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What the Hell Was That?

With hyper-excitement and a shortness of breath, I anticipated my future prospects. The job was a step in the right direction. I say this with a little apprehension. Back then, it was the best I’d ever done. With some encouragement, I could see the rewards. You know, be happy with whom I’d become.
With anxiety on high and a question of why, I entered that place with my best happy face.
What was it? That strange world I was in? What was I thinking, how naïve could I be? It wasn’t for me; it never would be. I didn’t deal with the shit. I thought I did, but I didn’t. Instead, I just held my breath until it was gone, until I was left alone. Where was my brave face, the one to show the world? Where was my toilet humor to fit in with the boys and girls? Where was my self-confidence, my self defense? Where was management to assist? Listen?

I never knew that those who, as children, bullied and harassed less vocal humans. I never knew they’d turn into overgrown versions of their younger selves. It’s not necessarily about quick wit and humor, as I originally thought. It’s about who’s the loudest. Who knows how to hit where it hurts? They had grown in size, but had not grown wise. I never stood a chance to compete in their malicious dance.

Nobody likes the weirdos; they’re considered weak. They must be taken for a ride upon a train, teased and taunted until they can no longer speak. I had no voice, metaphorically and literally. I was rendered into a silence that was just as deadly.

Even those who supported my claims left me standing alone, out cold in the rain.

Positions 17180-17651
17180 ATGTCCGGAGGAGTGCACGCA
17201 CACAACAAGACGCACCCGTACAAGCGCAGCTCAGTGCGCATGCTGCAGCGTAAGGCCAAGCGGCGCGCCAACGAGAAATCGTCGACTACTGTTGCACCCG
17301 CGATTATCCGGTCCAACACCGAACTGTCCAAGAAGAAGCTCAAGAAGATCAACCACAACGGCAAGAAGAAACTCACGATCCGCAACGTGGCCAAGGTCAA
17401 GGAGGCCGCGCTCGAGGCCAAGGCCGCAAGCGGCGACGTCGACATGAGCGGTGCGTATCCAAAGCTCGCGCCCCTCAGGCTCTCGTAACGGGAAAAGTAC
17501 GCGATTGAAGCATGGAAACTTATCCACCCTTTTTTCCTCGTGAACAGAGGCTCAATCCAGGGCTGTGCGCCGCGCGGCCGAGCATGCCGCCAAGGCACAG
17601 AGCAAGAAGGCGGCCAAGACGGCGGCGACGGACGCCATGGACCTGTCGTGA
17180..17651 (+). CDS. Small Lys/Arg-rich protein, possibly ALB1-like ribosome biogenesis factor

I learned a harsh lesson in my time in that job—to stand up is to stand alone. To stay quiet is to be a target. If they want to hunt you, they will. They prey on the sensitive; they’re considered weak. It’s not okay to be nice and sweet. Don’t stand up, toughen up! No point in crying like a baby, yes; I learned that bullying is not just for ages five through twelve; it’s five to eternity. Bullying is acceptable in adulthood. It’s respected. Revered—as it should. Nice guys finish last, ain’t that right? God forbid we should stand up and fight! Don’t be stupid, that’s not right. Conform to the crowd; it makes it easier to sleep at night.

It was a waste of time talking to The Boys’ Club. They just sat behind their desks, bellies abreast. “Yes Sonja, I see … I will look into that,” as they scribbled into their note pad. Words were recorded. I saw it; I did! Months, years later … Nothing changed. Everything was still the same, if not worse. Frustrations grew stronger; performance went under. And conditions, they never did change for the better.

I’d had enough, but I never wanted to admit it. My head had never been so bad. I didn’t want to adhere to it, but I’d never been so sad. Money’s not worth it, not worth all the bliss—a dark cloud, my accomplice. Ha! What a joke; it made me choke. TV is so not glamorous; it’s a falsehood, a brotherhood. That game wasn’t for me. I’d taken it rough. What was the point? Why was I there? A fruitless labor had stripped me bare. My soul was in tatters, my head was ablaze; it was a never ending, incipient phase.

It was time to put me and my needs first. I resigned with intention to make them pay; those bastards never did a thing to pave the way. No effort was made to find resolution. I was a problem without a solution.

I made inquiries, spoke with lawyers, filed complaints. I had conciliation with no revelation. Those meetings with management disappeared without a trace. After all, deception is an acceptable face.

I have plans for a future, one made of my dreams. For the first time in my life, I’ve laid the foundation for me. I’m more than content to stand alone on a ground that’s made from true happiness of my own. I’m not sure what lies ahead, but I have definitely learned; there’s no point in living for anyone else.

As I now know, I can’t stress enough; if I don’t walk my path, I will forever live in the dark.